NTSB Identification: LAX00GA286.
The docket is stored in the Docket Management System (DMS). Please contact Records Management Division
Accident occurred Thursday, August 03, 2000 in MONTELLO, NV
Probable Cause Approval Date: 11/06/2001
Aircraft: Bell 206L-1, registration: N10864
Injuries: 1 Fatal,1 Serious,1 Uninjured.
: NTSB investigators either traveled in support of this investigation or conducted a significant amount of investigative work without any travel, and used data obtained from various sources to prepare this public aircraft accident report.
During takeoff, prior to transitioning to forward flight, the helicopter rolled violently to the right one complete revolution, impacting the ground inverted and then coming to rest upright on its skids. A passenger in the left, front seat, restrained by a lap belt and partially restrained by a shoulder belt that separated under load, was struck on the helmet and left shoulder by a main rotor blade that swept along the left side of the helicopter and was seriously injured. A passenger in the left rear seat, with a lap belt but without a shoulder restraint available, was partially ejected from the helicopter and was struck by the passing main rotor blade and fatally injured. Six witnesses and the pilot reported the helicopter was hovering at between 2 and 5 feet above the ground before the roll ensued. In the 2-hour period before the accident, a thunderstorm passed west of the accident location and there was a windstorm at the accident location estimated to have been 50 - 60 knots. The main and tail rotor blades were secured during the windstorm. At the time of the accident, the wind was steady on the nose of the helicopter at 5 - 10 knots. None of the witnesses reported observing any dust devils or unsteady wind. The ground surface near the initial hover location, where marks may have been present, was obscured by emergency vehicle movement and rain that fell after the accident and prior to the investigator's arrival on-scene. The investigation and laboratory examination of fracture surfaces did not reveal any evidence of preaccident mechanical failures.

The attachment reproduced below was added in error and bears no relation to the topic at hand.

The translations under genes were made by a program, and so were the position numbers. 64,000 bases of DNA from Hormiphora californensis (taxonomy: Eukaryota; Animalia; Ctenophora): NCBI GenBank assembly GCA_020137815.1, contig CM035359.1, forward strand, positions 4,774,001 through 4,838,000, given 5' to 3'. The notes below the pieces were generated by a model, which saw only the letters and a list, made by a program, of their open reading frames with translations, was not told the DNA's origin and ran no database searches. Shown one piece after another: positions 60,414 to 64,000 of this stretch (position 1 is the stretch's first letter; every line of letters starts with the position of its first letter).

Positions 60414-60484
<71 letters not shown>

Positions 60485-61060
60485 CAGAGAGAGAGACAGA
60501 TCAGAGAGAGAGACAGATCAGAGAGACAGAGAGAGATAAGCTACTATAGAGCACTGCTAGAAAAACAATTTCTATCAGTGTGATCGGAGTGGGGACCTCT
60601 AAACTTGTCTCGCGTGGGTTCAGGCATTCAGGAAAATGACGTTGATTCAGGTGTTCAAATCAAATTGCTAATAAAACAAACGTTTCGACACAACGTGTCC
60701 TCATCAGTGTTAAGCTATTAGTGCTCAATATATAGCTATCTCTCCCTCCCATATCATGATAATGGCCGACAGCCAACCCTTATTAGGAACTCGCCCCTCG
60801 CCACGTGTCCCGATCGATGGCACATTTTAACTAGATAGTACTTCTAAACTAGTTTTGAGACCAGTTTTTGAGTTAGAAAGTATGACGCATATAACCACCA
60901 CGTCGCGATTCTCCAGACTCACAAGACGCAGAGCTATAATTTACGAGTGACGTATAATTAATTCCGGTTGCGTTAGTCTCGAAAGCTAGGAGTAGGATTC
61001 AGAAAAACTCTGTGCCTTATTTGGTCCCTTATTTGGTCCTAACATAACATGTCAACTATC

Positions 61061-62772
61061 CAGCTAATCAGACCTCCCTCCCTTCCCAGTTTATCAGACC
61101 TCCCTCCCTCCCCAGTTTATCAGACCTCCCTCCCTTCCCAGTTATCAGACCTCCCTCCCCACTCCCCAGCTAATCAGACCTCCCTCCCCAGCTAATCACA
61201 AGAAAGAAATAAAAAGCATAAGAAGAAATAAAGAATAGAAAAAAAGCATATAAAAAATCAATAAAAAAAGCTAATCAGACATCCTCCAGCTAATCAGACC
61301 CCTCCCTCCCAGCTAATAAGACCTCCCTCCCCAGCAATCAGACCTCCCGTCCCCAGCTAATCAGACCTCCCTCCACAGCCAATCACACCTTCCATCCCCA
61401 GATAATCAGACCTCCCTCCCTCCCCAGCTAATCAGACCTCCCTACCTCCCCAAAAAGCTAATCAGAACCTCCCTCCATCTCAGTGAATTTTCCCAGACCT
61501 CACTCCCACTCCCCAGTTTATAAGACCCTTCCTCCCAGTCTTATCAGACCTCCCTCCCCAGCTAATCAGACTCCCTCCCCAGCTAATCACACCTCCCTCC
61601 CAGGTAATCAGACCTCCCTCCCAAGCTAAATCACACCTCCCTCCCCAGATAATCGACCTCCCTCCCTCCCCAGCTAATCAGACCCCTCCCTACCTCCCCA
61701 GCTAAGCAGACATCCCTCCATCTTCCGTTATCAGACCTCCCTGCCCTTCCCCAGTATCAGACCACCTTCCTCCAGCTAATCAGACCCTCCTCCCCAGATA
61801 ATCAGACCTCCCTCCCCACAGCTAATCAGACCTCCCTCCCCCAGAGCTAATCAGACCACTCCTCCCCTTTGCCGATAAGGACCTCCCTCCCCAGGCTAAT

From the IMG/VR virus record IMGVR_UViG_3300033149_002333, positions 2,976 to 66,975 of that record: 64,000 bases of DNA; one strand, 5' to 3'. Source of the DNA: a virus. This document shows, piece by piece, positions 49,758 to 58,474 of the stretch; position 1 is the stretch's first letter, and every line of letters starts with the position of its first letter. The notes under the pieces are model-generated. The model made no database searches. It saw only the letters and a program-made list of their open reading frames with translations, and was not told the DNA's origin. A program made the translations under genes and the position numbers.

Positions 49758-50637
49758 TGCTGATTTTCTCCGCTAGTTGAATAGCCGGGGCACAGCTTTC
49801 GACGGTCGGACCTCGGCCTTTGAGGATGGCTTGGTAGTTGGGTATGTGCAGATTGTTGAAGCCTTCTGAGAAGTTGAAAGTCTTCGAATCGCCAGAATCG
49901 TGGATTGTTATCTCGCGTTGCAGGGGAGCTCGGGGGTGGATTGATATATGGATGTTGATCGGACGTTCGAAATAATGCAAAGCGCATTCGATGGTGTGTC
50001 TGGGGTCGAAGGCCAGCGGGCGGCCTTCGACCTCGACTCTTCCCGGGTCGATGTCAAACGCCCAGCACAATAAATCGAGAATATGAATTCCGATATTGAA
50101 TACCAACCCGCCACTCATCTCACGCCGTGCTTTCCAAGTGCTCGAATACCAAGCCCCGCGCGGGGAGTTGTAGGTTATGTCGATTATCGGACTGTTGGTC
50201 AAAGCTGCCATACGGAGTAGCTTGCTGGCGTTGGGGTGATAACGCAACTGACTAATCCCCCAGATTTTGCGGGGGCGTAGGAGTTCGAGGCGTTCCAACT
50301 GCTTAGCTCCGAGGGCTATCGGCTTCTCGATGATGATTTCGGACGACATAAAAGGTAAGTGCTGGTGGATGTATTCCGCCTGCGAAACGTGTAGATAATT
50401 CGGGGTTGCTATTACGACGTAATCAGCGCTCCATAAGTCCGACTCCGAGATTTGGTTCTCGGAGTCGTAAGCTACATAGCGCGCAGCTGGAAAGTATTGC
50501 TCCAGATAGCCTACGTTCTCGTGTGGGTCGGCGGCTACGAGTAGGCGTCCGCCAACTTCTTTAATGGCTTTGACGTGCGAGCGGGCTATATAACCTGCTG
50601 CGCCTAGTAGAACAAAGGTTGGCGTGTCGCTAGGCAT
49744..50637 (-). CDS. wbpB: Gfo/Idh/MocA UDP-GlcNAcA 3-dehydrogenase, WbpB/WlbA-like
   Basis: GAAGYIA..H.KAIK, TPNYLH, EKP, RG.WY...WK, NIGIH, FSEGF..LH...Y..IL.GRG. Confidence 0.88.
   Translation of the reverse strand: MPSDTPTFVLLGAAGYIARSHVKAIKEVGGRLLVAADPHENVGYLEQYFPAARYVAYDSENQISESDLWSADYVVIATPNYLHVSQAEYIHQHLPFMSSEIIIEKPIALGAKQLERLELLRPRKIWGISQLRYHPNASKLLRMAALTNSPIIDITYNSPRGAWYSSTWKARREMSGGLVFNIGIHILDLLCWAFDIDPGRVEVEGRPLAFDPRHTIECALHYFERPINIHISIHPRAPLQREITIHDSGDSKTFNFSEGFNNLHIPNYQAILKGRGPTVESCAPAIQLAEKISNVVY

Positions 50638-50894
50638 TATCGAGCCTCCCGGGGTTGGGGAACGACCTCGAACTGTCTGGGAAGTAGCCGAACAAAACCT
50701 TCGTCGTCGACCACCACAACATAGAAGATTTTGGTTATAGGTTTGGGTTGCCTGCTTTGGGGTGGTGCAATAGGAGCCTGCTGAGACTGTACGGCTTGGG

The National Transportation Safety Board determines the probable cause(s) of this accident to be: The loss of control in hovering flight and impact with terrain for undetermined reasons. Full narrative available
Index for Aug2000 | Index of months